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Investment in broiler houses in West Java: Makes good sense

Wageningen Economic Research Institute did a case study into the economics of closed versus open broiler houses in West Java. Better production performance leads to 11% lower production costs per kg final live weight, resulting in a payback period of the whole investment in a closed house of 4.5 years or less.

The traditional open house is based on a simple broiler house with a high roof, natural ventilation, manual feeding/water, open side walls and a slatted floor. The closed house has two floors with a low ceiling, mechanical tunnel ventilation, automatic feeding/water, (semi) closed side walls (with plastic curtains) and closed floors with litter.

For the economic evaluation, calculations were made for the investment on a farm with only open housing (pictured) and on a farm with only closed housing. Photo: Rick van Emous
For the economic evaluation, calculations were made for the investment on a farm with only open housing (pictured) and on a farm with only closed housing. Photo: Rick van Emous

Basic production performance data were measured at two broiler farms in West Java (Table 1). Both farms had a traditional house and a closed house for broilers. The closed houses were built in 2016. Production performance data of the open and closed houses were collected and analysed by Mr van Emous (DIFS-Live annual report 2016). On both farms, the broilers had a similar growing period in both systems. However, in the closed housing system on both farms the final live weight was higher, and feed conversion and mortality lower. Mr van Emous concluded that production results differ between the housing systems for these farms.

Investments

For the economic evaluation, calculations were made for the investment on a farm with only open housing and on a farm with only closed housing. We assume that on both farms 40.320 broilers are kept. On the farm with open housing, these broilers are kept in seven houses of eight meter wide and 80 meter long. The total ground surface area of the open house is 4.480 m2. The average density is nine broilers per m2 poultry house. The empty period is 28 days. On the farm with closed housing, the broilers are housed on 2 levels in a house of 12 meter wide and 105 meter long. The total ground surface area of the house is 1260 m2. The total surface available for the broilers is 2.520 m2, because they are kept on 2 levels. The average density is 16 broilers per m2 living area. The empty period is 28 days.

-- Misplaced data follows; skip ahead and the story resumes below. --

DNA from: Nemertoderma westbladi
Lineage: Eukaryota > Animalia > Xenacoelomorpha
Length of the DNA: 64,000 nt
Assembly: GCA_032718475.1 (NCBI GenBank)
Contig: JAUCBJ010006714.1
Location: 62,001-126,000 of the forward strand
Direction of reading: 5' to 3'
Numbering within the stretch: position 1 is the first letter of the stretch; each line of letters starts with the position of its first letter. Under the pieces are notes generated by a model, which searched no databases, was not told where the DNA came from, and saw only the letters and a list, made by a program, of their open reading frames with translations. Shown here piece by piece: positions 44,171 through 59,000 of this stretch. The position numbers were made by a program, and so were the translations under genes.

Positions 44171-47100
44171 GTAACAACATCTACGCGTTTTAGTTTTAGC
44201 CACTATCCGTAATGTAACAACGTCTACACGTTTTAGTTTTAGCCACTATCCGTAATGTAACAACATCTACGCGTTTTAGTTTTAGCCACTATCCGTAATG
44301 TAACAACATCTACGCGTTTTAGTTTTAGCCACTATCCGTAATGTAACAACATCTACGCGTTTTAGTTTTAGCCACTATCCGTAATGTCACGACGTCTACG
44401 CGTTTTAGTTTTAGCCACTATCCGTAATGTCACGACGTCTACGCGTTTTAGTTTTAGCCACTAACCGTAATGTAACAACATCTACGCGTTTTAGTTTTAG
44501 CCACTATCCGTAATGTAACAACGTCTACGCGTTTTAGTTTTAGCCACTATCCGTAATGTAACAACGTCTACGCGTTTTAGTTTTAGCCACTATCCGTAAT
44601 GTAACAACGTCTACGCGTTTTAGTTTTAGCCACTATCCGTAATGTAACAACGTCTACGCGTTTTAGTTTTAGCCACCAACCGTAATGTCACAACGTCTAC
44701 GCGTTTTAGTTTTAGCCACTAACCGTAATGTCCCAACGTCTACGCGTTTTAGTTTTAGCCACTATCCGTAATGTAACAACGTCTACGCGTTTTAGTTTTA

Table 2 gives the investment in the poultry houses and equipment for a farm with the open and a farm with the closed housing system. The total investment on a farm with closed housing is almost nine times higher than that on a farm with open housing. With closed housing, higher investments per m2 are needed for the electricity installation (mechanical ventilation and automatic feeding). Furthermore, the investment for equipment per m2 with closed housing is higher as a result of the higher density and a higher level of automatisation. Finally, with closed housing an extra investment is needed in a generator as a backup for a situation with a electricity power cut.

Also read: West Java: Ventilation in the poultry house makes a world of difference

Production costs

Production costs were calculated for the farms with an open and closed broiler house assuming a price of 4,500 IDR (€0.30) per day-old chick and a feed price of 7,000 IDR (€0.47) per kg. For the open housing, the depreciation period was ten years for the house and eight years for the equipment. For the closed housing, the depreciation period was 15 years for the house and 8 years for the equipment. The total production costs per broiler houses were almost equal in both housing systems (Table 3).